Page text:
The first coins issued by the Irish Free State government were introduced ninety years ago and drew a storm of protests over their design, writes
Ninety years ago, in November 1928, the Irish Finance Mini ster Ernest Blythe opened an exhibition of the newly-minted first coins issued by the Irish Free State government. He declared the new coinage, which featured Irish animals, to be ‘more interesting and beautiful than any token coinage in the world’.
Not everyone agreed with the Minister. The new coins attracted considerable international media attention and there was much criticism of the designs from many quarters and from influential individuals.
Some people believed that a Christian nation should acknowledge God on its coinage, while others took offence because the coins lacked symbols depicting Ireland’s idealism and the grandeur of its civilisation.
The coins were also condemned for including a pig as part of their design on the grounds that the pig was long associated with caricatures of the Irish.
In time, people understood that by featuring Irish animals, the Irish Free State coin design team had successfully avoided religion and politics which would probably have led to far more bitter controversies.
The story of the new coinage began on 13th April, 1926, when the government passed the Coinage Act, which empowered the Minister for Finance to provide and issue silver, nickel and bronze coins.
While the Act prescribed the denominations and weights of the coins and the metals to be used, it left the choice of designs to the Minister for Finance.
The poet Senator W. B. Yeats advocated the setting up of a special artistic committee to advise on designs. The Minister went along with this suggestion, and in May 1926, he wrote to five people inviting them to act on a committee that would advise on getting designs submitted and also on the designs most suitable for adoption.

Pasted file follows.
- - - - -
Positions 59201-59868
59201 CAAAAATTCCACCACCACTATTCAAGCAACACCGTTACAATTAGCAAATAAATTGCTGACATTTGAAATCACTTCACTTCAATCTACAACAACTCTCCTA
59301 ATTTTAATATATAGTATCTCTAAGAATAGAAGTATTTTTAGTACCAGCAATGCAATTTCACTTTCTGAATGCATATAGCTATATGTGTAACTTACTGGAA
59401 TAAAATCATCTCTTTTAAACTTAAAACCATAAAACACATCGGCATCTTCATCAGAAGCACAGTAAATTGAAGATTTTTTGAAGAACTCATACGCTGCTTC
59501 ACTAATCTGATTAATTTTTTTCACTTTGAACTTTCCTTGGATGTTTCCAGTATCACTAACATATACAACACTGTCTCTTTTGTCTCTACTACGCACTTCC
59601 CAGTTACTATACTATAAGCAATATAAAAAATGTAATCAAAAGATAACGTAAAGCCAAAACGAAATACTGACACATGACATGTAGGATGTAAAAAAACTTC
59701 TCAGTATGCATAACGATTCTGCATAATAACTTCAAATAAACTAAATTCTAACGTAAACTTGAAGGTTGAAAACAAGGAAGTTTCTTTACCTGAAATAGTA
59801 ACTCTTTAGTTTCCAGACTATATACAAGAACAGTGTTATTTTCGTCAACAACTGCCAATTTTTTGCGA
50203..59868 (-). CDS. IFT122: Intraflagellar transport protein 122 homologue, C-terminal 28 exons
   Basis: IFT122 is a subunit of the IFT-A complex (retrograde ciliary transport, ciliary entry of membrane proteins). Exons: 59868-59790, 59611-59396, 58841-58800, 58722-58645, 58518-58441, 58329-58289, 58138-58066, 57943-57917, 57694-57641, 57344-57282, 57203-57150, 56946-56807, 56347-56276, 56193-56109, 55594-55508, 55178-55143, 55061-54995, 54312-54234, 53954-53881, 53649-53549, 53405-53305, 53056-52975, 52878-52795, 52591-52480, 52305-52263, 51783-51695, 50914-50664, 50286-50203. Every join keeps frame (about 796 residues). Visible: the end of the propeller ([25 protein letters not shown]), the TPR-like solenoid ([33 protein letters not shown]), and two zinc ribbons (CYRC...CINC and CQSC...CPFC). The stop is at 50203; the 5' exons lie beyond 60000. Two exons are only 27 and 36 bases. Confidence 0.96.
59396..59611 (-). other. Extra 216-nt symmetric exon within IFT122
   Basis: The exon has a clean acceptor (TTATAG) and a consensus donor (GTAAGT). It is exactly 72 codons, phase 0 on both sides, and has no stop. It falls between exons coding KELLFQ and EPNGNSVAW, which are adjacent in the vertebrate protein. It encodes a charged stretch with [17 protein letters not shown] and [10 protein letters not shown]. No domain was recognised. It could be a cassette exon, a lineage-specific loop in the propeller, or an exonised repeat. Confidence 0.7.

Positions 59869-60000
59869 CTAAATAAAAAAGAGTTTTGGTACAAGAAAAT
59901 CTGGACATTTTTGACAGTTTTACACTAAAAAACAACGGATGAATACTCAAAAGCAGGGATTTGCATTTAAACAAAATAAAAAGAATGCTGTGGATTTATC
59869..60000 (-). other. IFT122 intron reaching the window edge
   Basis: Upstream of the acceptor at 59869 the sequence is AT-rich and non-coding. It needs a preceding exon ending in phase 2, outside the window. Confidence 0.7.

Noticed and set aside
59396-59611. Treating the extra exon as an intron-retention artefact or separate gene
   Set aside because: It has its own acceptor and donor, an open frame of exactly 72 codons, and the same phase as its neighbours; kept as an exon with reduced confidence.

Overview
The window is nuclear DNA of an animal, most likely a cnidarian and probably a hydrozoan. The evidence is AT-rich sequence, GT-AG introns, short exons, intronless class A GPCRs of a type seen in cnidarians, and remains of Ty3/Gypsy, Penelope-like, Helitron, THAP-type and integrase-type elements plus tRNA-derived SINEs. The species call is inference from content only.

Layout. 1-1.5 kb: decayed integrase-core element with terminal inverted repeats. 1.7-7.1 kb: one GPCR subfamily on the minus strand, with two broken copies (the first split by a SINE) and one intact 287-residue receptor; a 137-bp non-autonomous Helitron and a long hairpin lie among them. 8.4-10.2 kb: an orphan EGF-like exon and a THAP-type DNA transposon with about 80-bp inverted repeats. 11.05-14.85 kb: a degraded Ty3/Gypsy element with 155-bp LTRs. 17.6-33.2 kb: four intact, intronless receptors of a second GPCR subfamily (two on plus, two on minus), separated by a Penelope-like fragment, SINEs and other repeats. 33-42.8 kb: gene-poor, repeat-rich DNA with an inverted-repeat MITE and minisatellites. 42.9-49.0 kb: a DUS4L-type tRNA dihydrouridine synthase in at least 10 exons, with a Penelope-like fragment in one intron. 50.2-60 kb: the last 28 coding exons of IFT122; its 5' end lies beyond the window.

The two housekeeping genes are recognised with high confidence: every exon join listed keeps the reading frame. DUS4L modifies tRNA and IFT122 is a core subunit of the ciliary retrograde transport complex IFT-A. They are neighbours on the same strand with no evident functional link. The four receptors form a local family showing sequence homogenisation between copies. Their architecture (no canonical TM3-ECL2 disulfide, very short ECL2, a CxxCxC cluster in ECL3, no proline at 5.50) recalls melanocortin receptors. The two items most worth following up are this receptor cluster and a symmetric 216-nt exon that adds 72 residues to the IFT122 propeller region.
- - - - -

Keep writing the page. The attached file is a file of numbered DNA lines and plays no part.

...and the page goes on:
Senator W. B. Yeats was asked to act as Chairman of the Committee, and the other four people invited to join were: Dermot O’Brien, President of the Royal Hibernian Academy; Lucius O’Callaghan, Director of the National Gallery, a position from which he later resigned; Thomas Bodkin, one of the Governors of the National Gallery, and Barry M. Egan, who became a member of Dail Éireann for Cork City while serving on the committee.
Senator Yeats agreed to chair the committee, and the first meeting took place on 17th June, 1926, and was attended by Joseph Brennan, who was Secretary of the Department of Finance and later Chairman of the Currency Commission.
Mr. Brennan said he wished to convey to the committee three provisional decisions arrived at by the Minister for Finance in relation to the coins, but these were not to be regarded as final decisions or as binding on the committee
The three decisions were: That a harp should be shown on one side of the majority of the coins, if not on all; that the inscription should be in Irish only and that the denomination of the coin should be shown as a numeral for the assistance of those unfamiliar with Irish, and that no effigies of modern persons should be included in the designs.